THE WEEKLY SCAN: Key Stories In The Debate On America’s Health Care Future
Good Friday afternoon, and welcome to the Weekly Scan. Here are some of the key stories you may have missed in the debate on America’s health care future:
At a “sparsely attended” hearing of the House Committee on the Budget about the consequences of one-size-fits-all government-run health care system, experts from the non-partisan Congressional Budget Office (CBO) “testified thatMedicare for All is a heavy lift that would ‘require significant additional government resources,’” and “cautioned that the single-payer system may be slower to cover new treatments than private insurers and that lower payments to medical professionals could pose challenges for struggling hospitals,” POLITICO reports.
Leading up to the hearing, the Partnership for America’s Health Care Future issued a memo highlighting the negative consequences patients, families and taxpayers could experience under a one-size-fits-all system – including higher taxes, longer wait times, lower quality care and less choice and control as patients’ health care decisions are put in the hands of Washington bureaucrats. The Partnership also released a statement reminding Americans that proposed new government insurance systems, such as so-called “buy-in” or “public option” schemes, represent a slippery slope to Medicare for all:
“As the non-partisan Congressional Budget Office recently warned, under such a system, Americans’ access to quality health care would be threatened, and patients could face longer wait times, less access to care, a shortage of medical professionals like doctors and nurses, and even hospital closures. Not only that, a Medicare for all system would also cost American families trillions of dollars in higher taxes … And while so-called ‘buy-in’ or ‘public option’ schemes have been floated as a more ‘moderate’ alternative to Medicare for all, it is critical for Americans to understand that these new government insurance systems would expand at-risk public programs and are designed to be a slippery slope to a one-size-fits-all system run by the government that takes away consumers’ choices, threatens patients’ access to quality care and passes unaffordable costs on to taxpayers … We need to focus on improving and building upon what works in American health care, while coming together to fix what doesn’t.”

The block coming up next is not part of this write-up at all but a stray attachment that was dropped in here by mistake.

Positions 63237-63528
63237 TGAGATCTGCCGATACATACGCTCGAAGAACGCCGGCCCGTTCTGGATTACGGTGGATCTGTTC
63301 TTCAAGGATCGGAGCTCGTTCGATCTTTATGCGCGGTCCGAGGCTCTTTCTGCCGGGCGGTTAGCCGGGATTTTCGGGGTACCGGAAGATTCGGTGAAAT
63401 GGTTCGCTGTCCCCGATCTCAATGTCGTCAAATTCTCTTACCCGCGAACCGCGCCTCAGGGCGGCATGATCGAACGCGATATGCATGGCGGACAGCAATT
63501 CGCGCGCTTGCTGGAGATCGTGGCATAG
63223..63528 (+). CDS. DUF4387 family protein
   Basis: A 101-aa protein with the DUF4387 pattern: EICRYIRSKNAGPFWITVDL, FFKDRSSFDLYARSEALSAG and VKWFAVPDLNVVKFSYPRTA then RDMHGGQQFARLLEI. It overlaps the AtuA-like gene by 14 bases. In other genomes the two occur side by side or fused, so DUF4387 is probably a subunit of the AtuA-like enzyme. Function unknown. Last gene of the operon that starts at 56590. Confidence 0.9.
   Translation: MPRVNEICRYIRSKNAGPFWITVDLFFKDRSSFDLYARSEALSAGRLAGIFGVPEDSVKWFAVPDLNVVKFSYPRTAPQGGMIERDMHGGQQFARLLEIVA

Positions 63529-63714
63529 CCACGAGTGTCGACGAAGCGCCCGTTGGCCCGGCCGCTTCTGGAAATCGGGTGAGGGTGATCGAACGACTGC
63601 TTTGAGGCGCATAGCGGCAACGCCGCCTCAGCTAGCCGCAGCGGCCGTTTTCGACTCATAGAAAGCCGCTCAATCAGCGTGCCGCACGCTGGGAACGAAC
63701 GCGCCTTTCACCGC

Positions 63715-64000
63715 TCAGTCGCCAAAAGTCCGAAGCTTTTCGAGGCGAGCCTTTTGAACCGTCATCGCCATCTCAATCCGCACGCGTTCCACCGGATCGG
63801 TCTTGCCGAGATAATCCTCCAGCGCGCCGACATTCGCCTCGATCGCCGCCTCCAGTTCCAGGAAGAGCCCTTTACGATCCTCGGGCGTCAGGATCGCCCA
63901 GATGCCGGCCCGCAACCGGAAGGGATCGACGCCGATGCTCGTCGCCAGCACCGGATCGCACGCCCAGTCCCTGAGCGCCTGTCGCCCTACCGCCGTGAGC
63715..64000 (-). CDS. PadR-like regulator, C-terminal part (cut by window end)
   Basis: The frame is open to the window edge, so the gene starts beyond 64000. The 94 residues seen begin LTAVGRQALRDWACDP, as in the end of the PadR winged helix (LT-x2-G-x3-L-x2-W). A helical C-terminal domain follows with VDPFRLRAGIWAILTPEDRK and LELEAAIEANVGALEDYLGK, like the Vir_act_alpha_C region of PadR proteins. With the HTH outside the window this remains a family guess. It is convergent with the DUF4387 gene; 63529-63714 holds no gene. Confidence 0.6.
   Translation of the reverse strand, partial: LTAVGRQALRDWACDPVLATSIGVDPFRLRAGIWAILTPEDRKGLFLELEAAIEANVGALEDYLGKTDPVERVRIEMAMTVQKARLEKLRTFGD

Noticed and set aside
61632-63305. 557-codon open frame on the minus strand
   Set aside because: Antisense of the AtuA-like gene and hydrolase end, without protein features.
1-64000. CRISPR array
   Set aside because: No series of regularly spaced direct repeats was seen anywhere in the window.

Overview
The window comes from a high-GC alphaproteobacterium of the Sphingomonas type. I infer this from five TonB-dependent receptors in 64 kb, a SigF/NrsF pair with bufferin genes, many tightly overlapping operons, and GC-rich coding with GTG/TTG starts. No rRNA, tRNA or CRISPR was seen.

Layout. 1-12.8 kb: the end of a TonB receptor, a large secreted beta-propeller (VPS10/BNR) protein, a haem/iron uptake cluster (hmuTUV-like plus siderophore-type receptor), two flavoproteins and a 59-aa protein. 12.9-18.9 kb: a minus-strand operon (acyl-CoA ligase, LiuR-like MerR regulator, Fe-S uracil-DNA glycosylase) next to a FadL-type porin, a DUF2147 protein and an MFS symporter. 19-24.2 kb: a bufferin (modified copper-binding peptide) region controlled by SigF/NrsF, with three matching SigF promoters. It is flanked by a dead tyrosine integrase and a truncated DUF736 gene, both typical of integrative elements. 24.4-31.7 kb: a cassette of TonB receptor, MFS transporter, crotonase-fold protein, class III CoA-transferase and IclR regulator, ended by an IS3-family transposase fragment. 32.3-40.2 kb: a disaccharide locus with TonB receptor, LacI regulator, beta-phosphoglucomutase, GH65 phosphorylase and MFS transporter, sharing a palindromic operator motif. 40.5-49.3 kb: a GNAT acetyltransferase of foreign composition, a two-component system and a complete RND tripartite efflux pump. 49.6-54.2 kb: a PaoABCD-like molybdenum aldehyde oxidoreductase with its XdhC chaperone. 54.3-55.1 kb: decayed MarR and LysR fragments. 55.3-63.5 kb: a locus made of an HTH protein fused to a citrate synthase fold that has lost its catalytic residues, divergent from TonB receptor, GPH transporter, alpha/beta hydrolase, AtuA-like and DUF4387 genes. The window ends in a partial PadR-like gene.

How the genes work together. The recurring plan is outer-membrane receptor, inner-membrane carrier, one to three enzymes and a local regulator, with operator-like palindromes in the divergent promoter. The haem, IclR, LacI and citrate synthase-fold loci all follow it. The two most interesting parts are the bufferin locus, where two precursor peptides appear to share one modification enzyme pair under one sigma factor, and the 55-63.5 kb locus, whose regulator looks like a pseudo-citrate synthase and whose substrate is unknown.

Both before and after this week’s hearing, Budget Committee Chairman John Yarmuth (D-Ky.) joined the growing list of Democrats pouring cold water over Medicare for all, reiterating that Medicare for all legislation is “not going anywhere,” while President Obama’s former budget chief Peter Orszag told CNBC that Medicare for all will “never be legislated, because the details are too hard.”
So, it’s no surprise that Medicare for all “is hitting serious obstacles in the U.S. House in the face of resistance from Democratic leaders concerned that replacing the private insurance system would generate backlash from voters who like their coverage … [T]he effort appears unlikely to go much further. A bill sponsored by Representative Pramila Jayapal of Washington State and 109 other Democrats hasn’t gained much support since its release in February,” as Bloomberg reports. As POLITICO notes, “House Democratic leaders, who worry Medicare for All could hurt the party with moderate voters, have allowed hearings on the plan, but they haven’t committed to floor votes.”